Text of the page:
Last year farmers turned out in their hundreds to meetings about the proposed National Policy Statement (NPS) for Freshwater.
This year, another round of farmer meetings are on the go, this time about the proposed NPS for Indigenous Biodiversity.
According to the Ministry for the Environment (MfE), freshwater and biodiversity are both in crisis.
Both are declining.
Both need more and tougher national regulation to “halt the decline”.
MfE acknowledges sterling efforts from landowners and community groups, but sternly counsels we need to double down, otherwise some native plants and animals will disappear altogether.
We don’t want extinctions happening on our watch so let’s take a closer look at the data that shows the decline.
The best source of national data (native vegetation and species) is housed on MfE and StatisticsNZ websites, and the best source of regional data (native vegetation) can be found on the LAWA website.
At this point we encounter a difficulty.
The data available does not support the claimed crisis.
Let’s start with native vegetation.
At the national level, LAWA reports that between 1996 and 2012, New Zealand’s land cover remained “relatively stable”.
The biggest shifts were reductions in pasture, closely matched by increases in pines.
Changes in native landcover were less than 1 per cent (0.6 per cent to be precise).
In the most recent period for which data is available (2008-2012), the change in native landcover was negligible (0.2 per cent).
The picture is very similar at the regional level.
For example, in the Greater Wellington region, indigenous forest has remained stable at more than 200,000 hectares, and indigenous scrub was stable through to 2012 at around 70,000 hectares.
Smaller categories (tussock grasslands, herbaceous freshwater vegetation) were also stable at around 3-4000 hectares each.
Arguably the more interesting statistics come from the recent Beef & Lamb survey which found around one quarter of native vegetation is on sheep and beef farms.
Or from the QEII National Trust reporting the ongoing and increasing demand for covenants over special places on farmland, currently heading up towards 200,000 hectares.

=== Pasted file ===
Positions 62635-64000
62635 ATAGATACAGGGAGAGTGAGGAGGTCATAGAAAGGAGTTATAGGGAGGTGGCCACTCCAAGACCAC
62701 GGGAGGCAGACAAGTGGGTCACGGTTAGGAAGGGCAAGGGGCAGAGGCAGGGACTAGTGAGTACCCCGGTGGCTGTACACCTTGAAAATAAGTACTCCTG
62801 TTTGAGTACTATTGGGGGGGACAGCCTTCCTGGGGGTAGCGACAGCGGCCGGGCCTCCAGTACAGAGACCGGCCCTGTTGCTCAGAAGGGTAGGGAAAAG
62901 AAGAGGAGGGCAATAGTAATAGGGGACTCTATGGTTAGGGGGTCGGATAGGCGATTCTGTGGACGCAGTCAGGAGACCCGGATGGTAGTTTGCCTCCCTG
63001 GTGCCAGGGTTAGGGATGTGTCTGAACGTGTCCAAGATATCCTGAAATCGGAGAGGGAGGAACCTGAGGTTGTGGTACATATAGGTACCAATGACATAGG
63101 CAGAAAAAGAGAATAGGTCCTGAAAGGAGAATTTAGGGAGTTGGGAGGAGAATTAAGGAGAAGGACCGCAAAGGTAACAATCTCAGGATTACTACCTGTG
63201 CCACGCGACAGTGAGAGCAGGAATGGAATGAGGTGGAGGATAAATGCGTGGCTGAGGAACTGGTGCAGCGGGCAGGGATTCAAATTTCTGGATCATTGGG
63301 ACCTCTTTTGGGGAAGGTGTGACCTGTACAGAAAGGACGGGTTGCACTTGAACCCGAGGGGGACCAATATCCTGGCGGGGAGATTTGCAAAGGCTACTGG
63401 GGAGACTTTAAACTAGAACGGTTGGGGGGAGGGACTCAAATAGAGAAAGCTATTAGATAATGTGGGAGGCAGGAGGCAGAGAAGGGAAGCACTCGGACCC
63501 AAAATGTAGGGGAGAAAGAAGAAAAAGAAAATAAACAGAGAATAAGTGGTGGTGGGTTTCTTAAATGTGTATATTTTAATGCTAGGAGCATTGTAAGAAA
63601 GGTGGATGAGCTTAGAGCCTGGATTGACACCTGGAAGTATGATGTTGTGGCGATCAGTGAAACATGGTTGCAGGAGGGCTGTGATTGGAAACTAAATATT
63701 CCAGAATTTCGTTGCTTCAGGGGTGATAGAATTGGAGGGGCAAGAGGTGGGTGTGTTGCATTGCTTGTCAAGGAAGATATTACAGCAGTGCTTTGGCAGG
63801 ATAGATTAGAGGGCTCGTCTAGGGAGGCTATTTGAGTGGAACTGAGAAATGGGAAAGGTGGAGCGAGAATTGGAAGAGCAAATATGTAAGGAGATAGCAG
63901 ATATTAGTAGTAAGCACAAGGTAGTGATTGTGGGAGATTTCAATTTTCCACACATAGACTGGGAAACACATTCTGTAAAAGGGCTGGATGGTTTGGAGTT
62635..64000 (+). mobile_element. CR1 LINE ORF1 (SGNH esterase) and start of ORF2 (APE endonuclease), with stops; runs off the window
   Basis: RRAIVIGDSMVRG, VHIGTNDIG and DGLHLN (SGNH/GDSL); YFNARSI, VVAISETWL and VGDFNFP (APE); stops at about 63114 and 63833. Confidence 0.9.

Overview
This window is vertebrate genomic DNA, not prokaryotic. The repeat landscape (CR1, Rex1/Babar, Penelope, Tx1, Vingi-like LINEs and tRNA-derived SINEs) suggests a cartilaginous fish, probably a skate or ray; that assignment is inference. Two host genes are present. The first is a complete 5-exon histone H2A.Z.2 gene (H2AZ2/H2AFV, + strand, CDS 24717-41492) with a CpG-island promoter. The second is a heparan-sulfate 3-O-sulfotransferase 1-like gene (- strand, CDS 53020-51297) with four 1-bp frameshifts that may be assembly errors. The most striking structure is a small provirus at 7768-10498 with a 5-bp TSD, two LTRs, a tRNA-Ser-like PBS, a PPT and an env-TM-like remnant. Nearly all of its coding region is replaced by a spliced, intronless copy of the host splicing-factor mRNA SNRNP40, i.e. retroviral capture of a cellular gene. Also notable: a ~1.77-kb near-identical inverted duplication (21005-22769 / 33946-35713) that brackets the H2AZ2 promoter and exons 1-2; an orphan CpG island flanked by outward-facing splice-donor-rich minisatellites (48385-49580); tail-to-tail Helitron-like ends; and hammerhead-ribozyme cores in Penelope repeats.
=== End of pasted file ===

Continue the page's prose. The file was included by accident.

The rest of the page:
The main impediment to more covenants is resourcing to cater for the ongoing backlog of applicants, plus support for the active management needed to stay on top of weeds and predators.
What about native species?
For that we rely on DOC threatened species classifications. DOC tell us New Zealand has around 14,000 native species. Of these, around one-third are “data deficient” (no threat classification), around one-third are “not threatened”, and around 20 per cent are ‘naturally uncommon”.
That leaves 5 per cent classified as “vulnerable or declining” and 5 per cent classified “endangered or critical”.
In the top risk category, 500 “critical” species are potentially teetering on the brink, of which the biggest group (over 200 species) is “vascular plants”.
DOC also assess which species have improving or worsening conservation status.
Over the last 10 to 15 years, 99 per cent of species have no change in conservation status.
A few are improving (mainly our birds, mainly due to active predator management); and 1 per cent are worsening.
Again the “vascular plants” dominate this list (61 of the 86 species with worsening status).
So, from 14,000 native species, the data suggests we have a priority group of “vascular plants” dominating both the “critical” species and the “worsening” species.
This immediately begs the question who are they and where are they so we can prioritise the investments to bring them back from the brink.
Here the trail runs cold.
Other than a few words about kauri dieback, myrtle rust, and the inability of some plants to survive in the presence of possums or other browsers, the DOC threat classification report is silent on where are these species, what is happening with them, and what do we need to do to turn them around.
The proposed NPS is also strangely silent.
This does not bode well for the 1 per cent of species whose trends really are going the wrong way.
When the next category after “critical” is “extinct”, slogans are no substitute for substance.
We can dream up any number of heavy-duty top-down regulations.
But if MfE fail to come to the table with concrete data on the critical species, their own grim prognosis may well come true.
Back to the farmer meetings.
MfE are asking for submissions by early March; and Federated Farmers and Beef & Lamb have scheduled a dozen farmer meetings through February.
Canterbury people can hear what’s on the table and tell us how it can be improved on February 13, 1pm at the Darfield Recreation and Social Centre, North Terrace, Darfield.
– By Elizabeth McGruddy
Elizabeth McGruddy is Federated Farmers Senior Policy Adviser. The views, opinions, positions or strategies expressed by the author and those providing comments are theirs alone, and do not necessarily reflect the views, opinions, positions or strategies of the Ashburton Guardian Co Ltd or any employee thereof